with its management of the development andconduct of the National Assessment of EducationalProgress (NAEP) since the early 1980s throughnumerous studies of adult literacy including thefirst International Adult Literacy Survey (IALS).As a second goal, ETS and the panel wanted todevelop a workable Framework for ICT Literacy.This framework would provide a foundation forthe design of instruments including large-scaleassessments intended to inform public policyand diagnostic measures to test an individualsskills associated with information and communica-tion technology.

    Given the enormous and growing importance oftechnology in peoples everyday lives, the panel setout both to frame what we already know about ICTliteracy and to define what we dont know. Thepanel also advances a set of policy recommendationsdirected to governments, educators, NGOs, laborand industry regarding ICT literacy. It is the panelshope that this process will lead to assessments andresearch that will ultimately inform efforts to betterunderstand and address real issues surrounding ICTliteracy in its role in contributing to the develop-ment of human capital.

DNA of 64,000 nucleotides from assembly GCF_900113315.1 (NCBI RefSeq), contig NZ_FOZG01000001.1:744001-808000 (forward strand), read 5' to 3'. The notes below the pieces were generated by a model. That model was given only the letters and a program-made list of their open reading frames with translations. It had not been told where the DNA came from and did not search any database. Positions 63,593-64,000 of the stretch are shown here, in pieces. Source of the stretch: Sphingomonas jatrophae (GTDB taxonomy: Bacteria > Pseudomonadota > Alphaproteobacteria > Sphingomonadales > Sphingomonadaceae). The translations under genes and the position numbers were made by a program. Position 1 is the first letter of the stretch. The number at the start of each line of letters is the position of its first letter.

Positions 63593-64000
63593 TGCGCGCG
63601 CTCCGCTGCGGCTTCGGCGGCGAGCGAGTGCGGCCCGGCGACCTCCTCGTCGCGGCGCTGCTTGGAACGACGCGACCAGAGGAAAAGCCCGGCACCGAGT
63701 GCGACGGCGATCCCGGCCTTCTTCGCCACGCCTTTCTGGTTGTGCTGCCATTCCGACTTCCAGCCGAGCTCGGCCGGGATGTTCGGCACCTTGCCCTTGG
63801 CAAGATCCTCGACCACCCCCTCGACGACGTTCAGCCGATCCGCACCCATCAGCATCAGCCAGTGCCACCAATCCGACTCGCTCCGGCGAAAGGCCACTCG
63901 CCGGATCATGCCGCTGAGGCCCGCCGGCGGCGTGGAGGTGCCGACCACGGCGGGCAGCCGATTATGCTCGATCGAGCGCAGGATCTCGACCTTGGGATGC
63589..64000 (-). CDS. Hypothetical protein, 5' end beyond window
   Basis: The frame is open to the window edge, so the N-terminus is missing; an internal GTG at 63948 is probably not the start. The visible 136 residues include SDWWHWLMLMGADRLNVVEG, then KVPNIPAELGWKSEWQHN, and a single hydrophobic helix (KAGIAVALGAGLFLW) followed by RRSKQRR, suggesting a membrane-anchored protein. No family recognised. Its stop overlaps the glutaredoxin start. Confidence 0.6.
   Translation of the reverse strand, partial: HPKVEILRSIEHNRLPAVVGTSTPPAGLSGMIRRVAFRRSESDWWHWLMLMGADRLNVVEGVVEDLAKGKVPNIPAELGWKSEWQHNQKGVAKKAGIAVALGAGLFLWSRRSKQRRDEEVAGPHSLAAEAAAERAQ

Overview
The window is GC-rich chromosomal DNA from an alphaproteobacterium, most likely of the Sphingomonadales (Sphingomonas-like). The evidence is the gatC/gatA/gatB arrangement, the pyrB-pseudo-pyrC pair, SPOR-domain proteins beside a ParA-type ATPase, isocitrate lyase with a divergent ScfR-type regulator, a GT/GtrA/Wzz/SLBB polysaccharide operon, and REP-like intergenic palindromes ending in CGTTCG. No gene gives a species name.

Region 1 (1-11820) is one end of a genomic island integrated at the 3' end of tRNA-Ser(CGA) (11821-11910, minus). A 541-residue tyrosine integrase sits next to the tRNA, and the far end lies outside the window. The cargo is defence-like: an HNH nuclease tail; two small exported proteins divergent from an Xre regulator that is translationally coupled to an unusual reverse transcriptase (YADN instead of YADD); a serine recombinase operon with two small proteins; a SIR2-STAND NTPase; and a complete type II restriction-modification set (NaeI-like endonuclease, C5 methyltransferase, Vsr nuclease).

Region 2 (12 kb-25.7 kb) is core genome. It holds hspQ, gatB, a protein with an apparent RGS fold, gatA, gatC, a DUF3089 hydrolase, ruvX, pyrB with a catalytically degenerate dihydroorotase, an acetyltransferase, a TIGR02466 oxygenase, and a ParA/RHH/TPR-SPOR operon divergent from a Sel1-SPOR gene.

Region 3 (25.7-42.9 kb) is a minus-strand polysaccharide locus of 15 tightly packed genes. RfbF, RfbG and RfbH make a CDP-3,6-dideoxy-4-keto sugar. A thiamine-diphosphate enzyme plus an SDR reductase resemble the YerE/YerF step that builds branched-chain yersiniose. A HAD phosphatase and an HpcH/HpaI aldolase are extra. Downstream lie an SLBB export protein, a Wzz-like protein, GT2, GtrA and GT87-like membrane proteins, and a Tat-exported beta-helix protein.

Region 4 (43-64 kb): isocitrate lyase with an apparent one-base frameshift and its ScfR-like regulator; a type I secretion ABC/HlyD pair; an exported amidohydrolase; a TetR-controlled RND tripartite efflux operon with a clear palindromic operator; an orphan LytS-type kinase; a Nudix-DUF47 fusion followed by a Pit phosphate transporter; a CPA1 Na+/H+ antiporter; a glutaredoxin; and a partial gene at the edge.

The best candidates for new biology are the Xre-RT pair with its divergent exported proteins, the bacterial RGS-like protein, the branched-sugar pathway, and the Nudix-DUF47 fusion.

• v

    Digital Transformation

    II. TABLE OF CONTENTS

    I. Preface . . . . . . . . . . . . . . . . . . . . . . . . . . . . . . . . . . . . . . . . . . . . . . . . . . . . . . . . . . . . . . . . . . . iii

    II. Table of Contents . . . . . . . . . . . . . . . . . . . . . . . . . . . . . . . . . . . . . . . . . . . . . . . . . . . . . . . v

    III. Overview . . . . . . . . . . . . . . . . . . . . . . . . . . . . . . . . . . . . . . . . . . . . . . . . . . . . . . . . . . . . . . . . 1